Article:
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Texas Water Science Center

Two-Dimensional Resistivity Investigation Along West Fork Trinity River, Naval Air Station-Joint Reserve Base Carswell Field, Fort Worth, Texas, October 2004

By Sachin D. Shah and Gregory P. Stanton

U.S. Geological Survey
Data Series 178

In cooperation with the U.S. Air Force, Aeronautical Systems Center,
Environmental Management Directorate, Wright-Patterson Air Force Base, Ohio


Naval Air Station-Joint Reserve Base Carswell Field (NAS–JRB) at Fort Worth, Tex., constitutes a government-owned, contractor-operated facility that has been in operation since 1942. Contaminants, primarily volatile organic compounds and metals, have entered the ground-water-flow system through leakage from waste-disposal sites and manufacturing processes. Ground water flows from west to east toward the West Fork Trinity River. During October 2004, the U.S. Geological Survey conducted a two-dimensional (2D) resistivity investigation at a site along the West Fork Trinity River at the eastern boundary of NAS–JRB to characterize the distribution of subsurface resistivity. Five 2D resistivity profiles were collected, which ranged from 500 to 750 feet long and extended to a depth of 25 feet. The Goodland Limestone and the underlying Walnut Formation form a confining unit that underlies the alluvial aquifer. The top of this confining unit is the top of bedrock at NAS–JRB. The bedrock confining unit is the zone of interest because of the potential for contaminated ground water to enter the West Fork Trinity River through saturated bedrock. The study involved a capacitively-coupled resistivity survey and inverse modeling to obtain true or actual resistivity from apparent resistivity. The apparent resistivity was processed using an inverse modeling software program. The results of this program were used to generate distributions (images) of actual resistivity referred to as inverted sections or profiles. The images along the five profiles show a wide range of resistivity values. The two profiles nearest the West Fork Trinity River generally showed less resistivity than the three other profiles.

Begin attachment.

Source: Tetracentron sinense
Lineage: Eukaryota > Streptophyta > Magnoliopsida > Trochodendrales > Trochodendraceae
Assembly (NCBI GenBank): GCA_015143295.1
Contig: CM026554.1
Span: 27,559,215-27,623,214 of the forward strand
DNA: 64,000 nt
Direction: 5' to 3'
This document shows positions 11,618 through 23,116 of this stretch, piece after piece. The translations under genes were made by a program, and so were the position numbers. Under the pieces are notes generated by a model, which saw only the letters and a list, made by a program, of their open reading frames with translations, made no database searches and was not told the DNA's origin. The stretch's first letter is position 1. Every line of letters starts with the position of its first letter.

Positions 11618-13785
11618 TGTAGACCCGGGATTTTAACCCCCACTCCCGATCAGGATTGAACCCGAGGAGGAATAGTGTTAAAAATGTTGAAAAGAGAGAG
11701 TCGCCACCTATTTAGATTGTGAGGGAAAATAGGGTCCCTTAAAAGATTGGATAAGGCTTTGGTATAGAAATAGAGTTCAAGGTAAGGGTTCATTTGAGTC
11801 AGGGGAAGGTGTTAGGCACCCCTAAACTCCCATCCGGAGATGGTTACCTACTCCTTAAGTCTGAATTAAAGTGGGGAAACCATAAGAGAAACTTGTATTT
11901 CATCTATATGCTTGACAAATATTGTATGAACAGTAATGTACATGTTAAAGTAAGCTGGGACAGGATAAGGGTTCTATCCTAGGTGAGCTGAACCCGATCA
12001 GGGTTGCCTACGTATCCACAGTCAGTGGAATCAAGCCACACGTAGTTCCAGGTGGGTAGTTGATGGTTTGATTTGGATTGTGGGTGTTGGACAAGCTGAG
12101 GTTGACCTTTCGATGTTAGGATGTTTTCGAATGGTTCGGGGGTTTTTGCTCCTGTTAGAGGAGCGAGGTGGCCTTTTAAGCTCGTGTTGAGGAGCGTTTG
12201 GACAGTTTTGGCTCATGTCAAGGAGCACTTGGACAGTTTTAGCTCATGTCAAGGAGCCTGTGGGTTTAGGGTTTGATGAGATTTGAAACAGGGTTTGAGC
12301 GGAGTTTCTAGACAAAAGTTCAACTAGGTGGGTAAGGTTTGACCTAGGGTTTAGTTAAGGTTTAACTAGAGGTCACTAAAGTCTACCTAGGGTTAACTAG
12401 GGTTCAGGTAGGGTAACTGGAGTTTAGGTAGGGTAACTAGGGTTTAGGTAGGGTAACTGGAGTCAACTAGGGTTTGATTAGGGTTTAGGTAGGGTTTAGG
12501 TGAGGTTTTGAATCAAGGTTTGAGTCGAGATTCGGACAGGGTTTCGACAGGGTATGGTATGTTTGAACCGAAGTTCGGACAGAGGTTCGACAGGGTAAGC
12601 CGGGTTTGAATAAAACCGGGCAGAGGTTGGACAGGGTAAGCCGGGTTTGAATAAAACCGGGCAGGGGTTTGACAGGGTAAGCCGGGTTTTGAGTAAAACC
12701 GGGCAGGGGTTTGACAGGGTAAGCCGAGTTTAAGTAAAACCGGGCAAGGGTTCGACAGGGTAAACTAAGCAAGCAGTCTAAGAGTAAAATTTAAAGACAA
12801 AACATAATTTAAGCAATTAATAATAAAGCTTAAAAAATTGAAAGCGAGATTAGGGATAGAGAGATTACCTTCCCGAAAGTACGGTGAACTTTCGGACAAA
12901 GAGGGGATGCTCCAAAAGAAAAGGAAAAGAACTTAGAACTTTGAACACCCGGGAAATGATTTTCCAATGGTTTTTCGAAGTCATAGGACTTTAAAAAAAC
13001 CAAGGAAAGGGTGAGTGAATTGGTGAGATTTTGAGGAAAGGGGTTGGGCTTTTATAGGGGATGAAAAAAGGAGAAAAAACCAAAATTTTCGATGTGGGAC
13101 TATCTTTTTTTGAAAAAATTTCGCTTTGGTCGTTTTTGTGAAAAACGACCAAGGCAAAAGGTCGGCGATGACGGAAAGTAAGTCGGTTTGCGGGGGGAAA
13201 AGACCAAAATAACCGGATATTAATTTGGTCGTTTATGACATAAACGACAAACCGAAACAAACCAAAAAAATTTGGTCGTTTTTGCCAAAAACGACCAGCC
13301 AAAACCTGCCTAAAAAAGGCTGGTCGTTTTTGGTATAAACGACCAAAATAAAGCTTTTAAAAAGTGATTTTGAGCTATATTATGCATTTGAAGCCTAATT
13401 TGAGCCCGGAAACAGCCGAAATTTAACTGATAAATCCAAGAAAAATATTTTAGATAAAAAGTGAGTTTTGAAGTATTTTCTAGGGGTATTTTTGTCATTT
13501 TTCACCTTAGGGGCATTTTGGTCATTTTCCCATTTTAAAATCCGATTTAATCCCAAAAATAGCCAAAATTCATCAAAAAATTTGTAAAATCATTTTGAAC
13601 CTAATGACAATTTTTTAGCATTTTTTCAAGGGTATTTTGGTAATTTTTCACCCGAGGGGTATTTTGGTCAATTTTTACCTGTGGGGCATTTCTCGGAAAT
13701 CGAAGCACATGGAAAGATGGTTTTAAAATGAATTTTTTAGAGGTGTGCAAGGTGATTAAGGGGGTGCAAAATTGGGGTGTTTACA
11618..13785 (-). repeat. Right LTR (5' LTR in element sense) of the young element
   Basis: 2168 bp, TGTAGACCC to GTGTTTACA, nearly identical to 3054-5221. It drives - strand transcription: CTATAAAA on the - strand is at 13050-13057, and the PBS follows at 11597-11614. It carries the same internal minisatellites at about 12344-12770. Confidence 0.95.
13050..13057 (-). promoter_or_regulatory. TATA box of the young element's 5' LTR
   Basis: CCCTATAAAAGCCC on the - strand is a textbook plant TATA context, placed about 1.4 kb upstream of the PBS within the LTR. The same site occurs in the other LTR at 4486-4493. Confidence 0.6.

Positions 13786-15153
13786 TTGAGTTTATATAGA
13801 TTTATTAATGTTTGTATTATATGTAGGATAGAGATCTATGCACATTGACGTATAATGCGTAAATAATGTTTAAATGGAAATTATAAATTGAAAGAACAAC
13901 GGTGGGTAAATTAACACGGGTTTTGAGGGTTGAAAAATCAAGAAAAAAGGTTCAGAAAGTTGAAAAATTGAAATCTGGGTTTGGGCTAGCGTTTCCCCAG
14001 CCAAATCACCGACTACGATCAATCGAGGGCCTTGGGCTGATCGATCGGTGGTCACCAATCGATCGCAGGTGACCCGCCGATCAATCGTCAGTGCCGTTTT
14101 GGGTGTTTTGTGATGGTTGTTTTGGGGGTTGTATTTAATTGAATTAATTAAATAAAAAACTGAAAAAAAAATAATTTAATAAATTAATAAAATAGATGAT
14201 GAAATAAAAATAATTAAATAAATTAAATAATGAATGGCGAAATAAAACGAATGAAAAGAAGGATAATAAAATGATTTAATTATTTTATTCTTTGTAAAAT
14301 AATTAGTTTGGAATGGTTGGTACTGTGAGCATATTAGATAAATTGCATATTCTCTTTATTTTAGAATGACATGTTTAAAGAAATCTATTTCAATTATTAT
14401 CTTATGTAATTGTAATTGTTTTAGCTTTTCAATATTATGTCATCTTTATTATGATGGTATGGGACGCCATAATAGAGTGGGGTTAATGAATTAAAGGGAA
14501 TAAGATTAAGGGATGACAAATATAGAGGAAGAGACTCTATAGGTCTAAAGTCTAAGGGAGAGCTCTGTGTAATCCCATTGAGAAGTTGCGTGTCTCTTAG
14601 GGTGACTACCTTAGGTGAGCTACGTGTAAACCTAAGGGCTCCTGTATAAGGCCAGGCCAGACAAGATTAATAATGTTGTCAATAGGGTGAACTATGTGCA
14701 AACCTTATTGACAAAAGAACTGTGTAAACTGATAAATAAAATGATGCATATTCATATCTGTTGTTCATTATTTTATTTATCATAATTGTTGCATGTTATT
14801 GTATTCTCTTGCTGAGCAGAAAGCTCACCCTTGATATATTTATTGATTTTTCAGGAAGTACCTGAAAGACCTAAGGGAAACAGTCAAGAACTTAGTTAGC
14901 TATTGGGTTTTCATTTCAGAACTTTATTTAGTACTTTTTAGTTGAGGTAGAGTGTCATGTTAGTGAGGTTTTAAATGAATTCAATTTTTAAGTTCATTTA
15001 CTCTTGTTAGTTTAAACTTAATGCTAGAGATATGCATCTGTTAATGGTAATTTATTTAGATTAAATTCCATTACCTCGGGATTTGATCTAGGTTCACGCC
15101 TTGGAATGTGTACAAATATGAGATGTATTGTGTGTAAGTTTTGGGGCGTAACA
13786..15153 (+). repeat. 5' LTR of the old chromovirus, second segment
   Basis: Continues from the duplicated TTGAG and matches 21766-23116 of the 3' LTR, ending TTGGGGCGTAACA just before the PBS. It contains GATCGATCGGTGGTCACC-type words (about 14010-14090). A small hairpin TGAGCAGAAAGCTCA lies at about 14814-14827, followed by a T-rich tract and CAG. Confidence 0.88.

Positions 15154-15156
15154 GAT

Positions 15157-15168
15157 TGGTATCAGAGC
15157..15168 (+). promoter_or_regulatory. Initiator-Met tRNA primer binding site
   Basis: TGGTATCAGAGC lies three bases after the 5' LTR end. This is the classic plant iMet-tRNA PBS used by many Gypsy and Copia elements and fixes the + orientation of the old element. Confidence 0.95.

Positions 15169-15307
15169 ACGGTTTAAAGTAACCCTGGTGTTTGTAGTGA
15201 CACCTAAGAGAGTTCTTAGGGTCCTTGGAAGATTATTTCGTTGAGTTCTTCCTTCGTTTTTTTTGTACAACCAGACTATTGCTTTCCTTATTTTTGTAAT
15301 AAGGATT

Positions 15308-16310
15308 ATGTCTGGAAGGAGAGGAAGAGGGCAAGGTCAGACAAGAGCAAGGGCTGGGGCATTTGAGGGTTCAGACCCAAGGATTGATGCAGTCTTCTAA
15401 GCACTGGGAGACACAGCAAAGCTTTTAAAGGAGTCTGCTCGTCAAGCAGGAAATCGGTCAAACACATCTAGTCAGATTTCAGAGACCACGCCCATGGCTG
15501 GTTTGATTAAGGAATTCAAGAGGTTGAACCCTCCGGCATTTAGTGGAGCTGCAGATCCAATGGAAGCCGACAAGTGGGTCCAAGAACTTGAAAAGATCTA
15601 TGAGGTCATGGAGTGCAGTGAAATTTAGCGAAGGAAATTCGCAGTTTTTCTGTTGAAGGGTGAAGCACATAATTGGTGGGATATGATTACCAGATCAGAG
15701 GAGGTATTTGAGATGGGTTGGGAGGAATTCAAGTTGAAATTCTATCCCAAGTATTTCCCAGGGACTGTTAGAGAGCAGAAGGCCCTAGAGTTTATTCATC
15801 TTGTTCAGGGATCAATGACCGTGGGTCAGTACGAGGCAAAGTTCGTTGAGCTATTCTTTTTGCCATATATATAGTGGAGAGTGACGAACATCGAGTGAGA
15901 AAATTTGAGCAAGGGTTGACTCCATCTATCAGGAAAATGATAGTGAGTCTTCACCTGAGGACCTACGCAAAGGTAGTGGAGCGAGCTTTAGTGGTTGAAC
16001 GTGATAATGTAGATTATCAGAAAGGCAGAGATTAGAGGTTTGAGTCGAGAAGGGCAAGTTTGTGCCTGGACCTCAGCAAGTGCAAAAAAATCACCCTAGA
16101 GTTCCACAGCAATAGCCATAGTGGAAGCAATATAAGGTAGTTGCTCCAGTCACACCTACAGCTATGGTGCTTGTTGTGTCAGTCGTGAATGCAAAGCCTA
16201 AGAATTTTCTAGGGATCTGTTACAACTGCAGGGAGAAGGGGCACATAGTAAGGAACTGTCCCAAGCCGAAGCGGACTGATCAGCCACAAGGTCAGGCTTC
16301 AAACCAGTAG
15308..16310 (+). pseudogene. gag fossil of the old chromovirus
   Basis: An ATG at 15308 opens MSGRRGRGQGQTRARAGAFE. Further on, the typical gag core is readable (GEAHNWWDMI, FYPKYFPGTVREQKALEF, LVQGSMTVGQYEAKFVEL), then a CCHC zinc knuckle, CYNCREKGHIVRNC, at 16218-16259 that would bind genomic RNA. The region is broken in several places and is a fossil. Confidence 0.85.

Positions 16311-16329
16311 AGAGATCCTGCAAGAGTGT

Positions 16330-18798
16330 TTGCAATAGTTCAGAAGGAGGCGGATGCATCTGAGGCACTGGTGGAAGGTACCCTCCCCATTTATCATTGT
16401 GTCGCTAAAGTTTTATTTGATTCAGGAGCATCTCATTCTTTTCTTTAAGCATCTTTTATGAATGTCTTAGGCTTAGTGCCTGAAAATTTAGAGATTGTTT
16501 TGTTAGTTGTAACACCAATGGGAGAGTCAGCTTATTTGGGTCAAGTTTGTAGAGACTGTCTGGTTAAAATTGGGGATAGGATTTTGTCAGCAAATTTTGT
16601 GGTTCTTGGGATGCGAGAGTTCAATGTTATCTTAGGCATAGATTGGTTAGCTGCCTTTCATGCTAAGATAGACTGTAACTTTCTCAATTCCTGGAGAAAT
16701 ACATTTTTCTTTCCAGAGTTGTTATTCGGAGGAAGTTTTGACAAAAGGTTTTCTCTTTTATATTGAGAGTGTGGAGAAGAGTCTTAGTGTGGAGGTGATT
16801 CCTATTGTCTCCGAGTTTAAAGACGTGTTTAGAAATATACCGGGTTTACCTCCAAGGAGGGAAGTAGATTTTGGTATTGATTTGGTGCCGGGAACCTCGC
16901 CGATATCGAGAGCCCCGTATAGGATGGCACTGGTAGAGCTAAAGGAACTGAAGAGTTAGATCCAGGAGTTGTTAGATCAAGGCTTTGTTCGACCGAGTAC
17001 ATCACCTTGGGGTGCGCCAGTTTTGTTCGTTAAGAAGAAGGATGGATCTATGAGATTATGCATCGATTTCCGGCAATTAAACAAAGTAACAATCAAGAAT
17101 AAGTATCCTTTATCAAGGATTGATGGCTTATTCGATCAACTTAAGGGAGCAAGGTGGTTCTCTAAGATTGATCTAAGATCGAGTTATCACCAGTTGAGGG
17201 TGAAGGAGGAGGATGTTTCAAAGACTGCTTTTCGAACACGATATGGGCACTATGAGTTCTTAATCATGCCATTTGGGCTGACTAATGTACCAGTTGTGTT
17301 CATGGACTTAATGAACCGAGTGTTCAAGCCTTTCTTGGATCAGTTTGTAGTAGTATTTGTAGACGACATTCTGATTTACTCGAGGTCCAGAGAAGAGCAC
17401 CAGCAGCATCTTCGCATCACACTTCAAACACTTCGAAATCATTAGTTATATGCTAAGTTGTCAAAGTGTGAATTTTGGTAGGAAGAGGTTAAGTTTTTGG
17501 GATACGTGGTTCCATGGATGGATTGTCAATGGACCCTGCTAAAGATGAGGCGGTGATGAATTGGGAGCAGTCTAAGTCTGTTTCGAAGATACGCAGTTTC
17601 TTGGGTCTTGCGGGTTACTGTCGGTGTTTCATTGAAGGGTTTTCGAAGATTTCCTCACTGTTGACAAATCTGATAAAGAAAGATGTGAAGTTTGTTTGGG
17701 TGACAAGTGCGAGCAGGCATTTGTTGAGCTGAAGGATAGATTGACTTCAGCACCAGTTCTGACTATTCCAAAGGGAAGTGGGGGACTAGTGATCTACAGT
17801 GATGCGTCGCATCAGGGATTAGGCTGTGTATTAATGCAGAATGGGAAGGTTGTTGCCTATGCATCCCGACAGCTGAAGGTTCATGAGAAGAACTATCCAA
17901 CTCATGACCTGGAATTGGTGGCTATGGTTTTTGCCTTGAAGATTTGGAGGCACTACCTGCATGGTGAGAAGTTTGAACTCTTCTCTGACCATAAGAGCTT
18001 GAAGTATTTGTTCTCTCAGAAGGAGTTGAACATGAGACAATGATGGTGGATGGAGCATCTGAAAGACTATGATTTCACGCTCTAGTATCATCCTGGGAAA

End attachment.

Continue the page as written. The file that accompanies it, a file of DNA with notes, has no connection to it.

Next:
Table of Contents



Purpose and Scope

Description of the Study Site

Hydrogeologic Units and Contaminant History

Alluvial Aquifer

Goodland-Walnut Confining Unit

Trichloroethene (TCE) Contamination

Methods of Investigation

Capacitively-Coupled Resistivity

Borehole Geophysics

Resistivity Profiles



Appendix 1—Field Inversion Results of Capacitively-Coupled Data, NAS–JRB study site, Fort Worth, Texas

1.1 Line 1

1.2 Line 2

1.3 Line 3

1.4 Line 4

1.5 Line 5

Appendix 2—Natural Gamma and Induction Conductivity Borehole Geophysical Logs, NAS–JRB study site, Fort Worth, Texas

2.1 Well MW–09

2.2 Well MW–12

2.3 Well WHGLTA036

2.4 Well WHGLTA037


1–4. Maps showing:
  1. Location of Naval Air Station-Joint Reserve Base Carswell Field (NAS–JRB), Fort Worth, Texas, and resistivity investigation site
  2. Location of two-dimensional (2D) capacitively-coupled resistivity profiles and wells, NAS–JRB study site, Fort Worth, Texas
  3. Water-table (potentiometric surface) of the alluvial aquifer and general directions of ground-water flow, NAS–JRB, Fort Worth, Texas, fall 2002
  4. Extent of trichloroethene (TCE) plume in the alluvial aquifer, NAS–JRB, Fort Worth, Texas, October 2002
5. Diagrams showing field inversion results of capacitively-coupled data (actual resistivity) at common resistivity scale for lines 1–5, NAS–JRB study site, Fort Worth, Texas


1. Well completion information for wells logged during October 2004, NAS–JRB study site, Fort Worth, Texas

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